Every hunter by now has heard of trail cameras and chances are that most of you are currently using them. I use them for all of my hunting ventures and I wanted to discuss some of the pros and cons of using them.
The Good – Affordable trail cameras became available for hunting about 5 years ago. At first, there were only a few manufacturers making these cameras with few models to choose from. Now, there are dozens of manufacturers with even more cameras on the market. These cameras have constantly gone down in price while their performance and functionality have increased many times since the earlier models. The original versions were filmed camera where you had to take them in for photo development but they quickly evolved to all digital cameras with portable storage medium to be viewed on a computer. Now, they have even introduced new models that can send photos over the cellular network to you while you are at home via email or text message to your cellular phone.
A need for a motion based camera first came about during the beginning of the quality deer management movement over 30 years ago. Wildlife biologists needed a way to perform research through photos. Some of the first cameras were crude and worked only part of the time but with any new technology they have kept evolving to give us the technologically advanced cameras we have today.
So with that history in mind, trail cameras are used to detect what game you have on your property. This information can be critical in determining such things as deer density (deer/square mile), body size (determines health), and the sex ratio of does to bucks or gobblers to hens. These are critical components in any type of quality management program.
The most common way a good management program will use trail cameras is to take a census before deer season with cameras placed every 100 acres over some type of attractant for a couple of weeks. Then the photos would be viewed and the information recorded. Then after deer season, another census is taken recording the same information. Most biologists recommend a census twice a year.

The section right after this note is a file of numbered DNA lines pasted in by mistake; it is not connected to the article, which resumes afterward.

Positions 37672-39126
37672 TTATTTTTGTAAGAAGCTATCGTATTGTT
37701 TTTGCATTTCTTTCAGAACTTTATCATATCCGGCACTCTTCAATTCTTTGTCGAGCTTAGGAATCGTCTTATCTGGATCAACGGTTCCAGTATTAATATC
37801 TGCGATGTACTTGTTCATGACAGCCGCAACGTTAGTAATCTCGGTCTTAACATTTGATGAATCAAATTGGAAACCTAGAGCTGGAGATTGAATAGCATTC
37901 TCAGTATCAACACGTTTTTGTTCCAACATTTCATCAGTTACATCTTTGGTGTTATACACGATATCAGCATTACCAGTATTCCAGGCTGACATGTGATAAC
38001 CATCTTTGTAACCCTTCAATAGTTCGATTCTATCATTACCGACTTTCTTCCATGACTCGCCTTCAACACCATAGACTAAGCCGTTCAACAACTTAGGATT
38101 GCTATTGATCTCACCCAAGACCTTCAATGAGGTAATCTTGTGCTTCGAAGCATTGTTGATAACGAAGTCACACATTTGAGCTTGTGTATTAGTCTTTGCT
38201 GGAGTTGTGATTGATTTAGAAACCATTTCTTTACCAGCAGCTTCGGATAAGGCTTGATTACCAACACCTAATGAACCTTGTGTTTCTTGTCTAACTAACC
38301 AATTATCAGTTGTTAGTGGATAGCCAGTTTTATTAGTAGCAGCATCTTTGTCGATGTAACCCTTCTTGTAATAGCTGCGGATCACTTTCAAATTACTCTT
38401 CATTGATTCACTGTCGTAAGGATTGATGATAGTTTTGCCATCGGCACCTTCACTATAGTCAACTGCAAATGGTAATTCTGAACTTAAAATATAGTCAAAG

Another good use of trail cameras is to document which deer you want to shoot and which ones you want to live. I have seen photo albums at deer camps that I have visited with what they called “The Hit List” containing the deer they wanted to harvest.
In my opinion most deer hunters buy cameras to pattern deer. They want to know what kind of deer and what time do they come by my deer stand, food plot, etc… I think of my cameras as hunting for me when I cannot be there. They are much more patient and as long as I have fresh batteries and an empty memory card, they will hunt hard for me. It is like Christmas morning when you get the memory card back and start looking through the photos and finding a new buck you have never seen.
Setting up trail cameras to capture deer pictures is also a challenge. It is a fun way to pass the time during the off season that can lead to benefits during the hunting season. There is an art and science to setting them up and experience comes with trial and error. I can tell you stories about how I had the most perfect setup and when I came back 3 weeks later, I realized I forgot to turn the camera on or a bush waved back and forth in front of the infrared sensor filling up my memory card or something dumb like that. Oh, the stories I could tell.
The Bad – I have come to witness two bad things while using my trail cameras. 5 years ago when I first started using them I would find myself wanting to check the cameras every day for new pictures. I had to literally go into withdrawal to break this habit. I was finding that when I checked them every day I was disturbing the area with noise and scent and later when I hunted it, I was not seeing the deer I once saw before. I was trying to use my cameras to pattern deer but in return my obsessive behavior of checking the cameras were causing me to be patterned by the deer. This was a bad way to use this technology. So now when I check my cameras, I am normally going to hunt that location and I will check the camera after I get through hunting or if I have been gone for a period of time, I will check my cameras during the midday when the deer are normally bedded down to see what spots I want to hunt later.